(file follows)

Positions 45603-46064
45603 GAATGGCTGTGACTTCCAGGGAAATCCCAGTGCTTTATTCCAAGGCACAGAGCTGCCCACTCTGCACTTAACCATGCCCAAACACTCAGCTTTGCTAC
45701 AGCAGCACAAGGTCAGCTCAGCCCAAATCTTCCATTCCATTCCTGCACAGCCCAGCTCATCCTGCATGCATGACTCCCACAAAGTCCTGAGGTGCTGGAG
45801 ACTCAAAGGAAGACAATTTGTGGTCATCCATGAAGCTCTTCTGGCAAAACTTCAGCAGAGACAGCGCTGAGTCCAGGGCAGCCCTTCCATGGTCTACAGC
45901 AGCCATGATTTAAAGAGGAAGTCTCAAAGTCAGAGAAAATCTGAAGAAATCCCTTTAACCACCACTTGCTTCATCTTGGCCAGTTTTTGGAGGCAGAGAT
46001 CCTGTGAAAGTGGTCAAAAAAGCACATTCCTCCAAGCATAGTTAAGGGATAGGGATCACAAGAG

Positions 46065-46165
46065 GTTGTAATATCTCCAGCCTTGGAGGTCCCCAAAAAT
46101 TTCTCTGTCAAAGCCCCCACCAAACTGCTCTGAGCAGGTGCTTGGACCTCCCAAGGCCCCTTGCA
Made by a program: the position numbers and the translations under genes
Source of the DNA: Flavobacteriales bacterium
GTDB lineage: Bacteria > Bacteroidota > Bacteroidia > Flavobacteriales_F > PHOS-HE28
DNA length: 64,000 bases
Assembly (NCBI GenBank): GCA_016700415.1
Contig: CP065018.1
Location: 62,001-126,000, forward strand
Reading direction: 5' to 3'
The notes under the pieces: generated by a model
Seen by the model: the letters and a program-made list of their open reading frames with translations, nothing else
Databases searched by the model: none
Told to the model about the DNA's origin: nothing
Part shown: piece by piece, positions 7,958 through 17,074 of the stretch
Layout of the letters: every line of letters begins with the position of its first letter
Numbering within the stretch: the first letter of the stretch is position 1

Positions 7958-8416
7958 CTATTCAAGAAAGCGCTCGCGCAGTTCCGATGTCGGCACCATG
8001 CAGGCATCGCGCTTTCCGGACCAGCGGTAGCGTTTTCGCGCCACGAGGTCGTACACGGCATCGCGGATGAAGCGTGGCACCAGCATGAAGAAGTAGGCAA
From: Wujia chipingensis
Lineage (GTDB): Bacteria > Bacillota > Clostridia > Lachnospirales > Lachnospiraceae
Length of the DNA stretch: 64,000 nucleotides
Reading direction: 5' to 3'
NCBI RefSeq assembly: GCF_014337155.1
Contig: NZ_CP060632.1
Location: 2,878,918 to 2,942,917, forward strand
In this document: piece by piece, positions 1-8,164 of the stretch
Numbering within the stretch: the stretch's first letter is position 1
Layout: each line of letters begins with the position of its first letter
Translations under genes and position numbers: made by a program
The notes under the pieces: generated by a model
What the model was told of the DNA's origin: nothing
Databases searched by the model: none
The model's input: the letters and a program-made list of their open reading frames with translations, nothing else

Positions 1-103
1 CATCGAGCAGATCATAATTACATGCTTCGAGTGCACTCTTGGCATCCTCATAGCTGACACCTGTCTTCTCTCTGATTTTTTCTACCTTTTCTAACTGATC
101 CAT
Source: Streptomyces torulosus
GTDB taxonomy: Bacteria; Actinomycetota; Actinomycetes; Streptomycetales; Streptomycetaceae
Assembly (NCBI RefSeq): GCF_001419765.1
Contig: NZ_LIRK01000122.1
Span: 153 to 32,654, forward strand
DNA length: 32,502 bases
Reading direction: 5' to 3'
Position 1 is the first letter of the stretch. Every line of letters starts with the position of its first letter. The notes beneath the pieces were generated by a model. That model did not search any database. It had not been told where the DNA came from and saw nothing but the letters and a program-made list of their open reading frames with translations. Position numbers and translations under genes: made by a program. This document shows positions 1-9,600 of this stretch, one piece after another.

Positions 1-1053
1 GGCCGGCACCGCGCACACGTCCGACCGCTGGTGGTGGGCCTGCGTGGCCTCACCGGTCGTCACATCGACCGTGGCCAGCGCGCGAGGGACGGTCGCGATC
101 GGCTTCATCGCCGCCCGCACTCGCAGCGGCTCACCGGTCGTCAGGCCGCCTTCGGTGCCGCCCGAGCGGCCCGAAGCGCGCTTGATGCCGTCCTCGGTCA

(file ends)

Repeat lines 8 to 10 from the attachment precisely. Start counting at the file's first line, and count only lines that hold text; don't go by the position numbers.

46065 GTTGTAATATCTCCAGCCTTGGAGGTCCCCAAAAAT
46101 TTCTCTGTCAAAGCCCCCACCAAACTGCTCTGAGCAGGTGCTTGGACCTCCCAAGGCCCCTTGCA
Made by a program: the position numbers and the translations under genes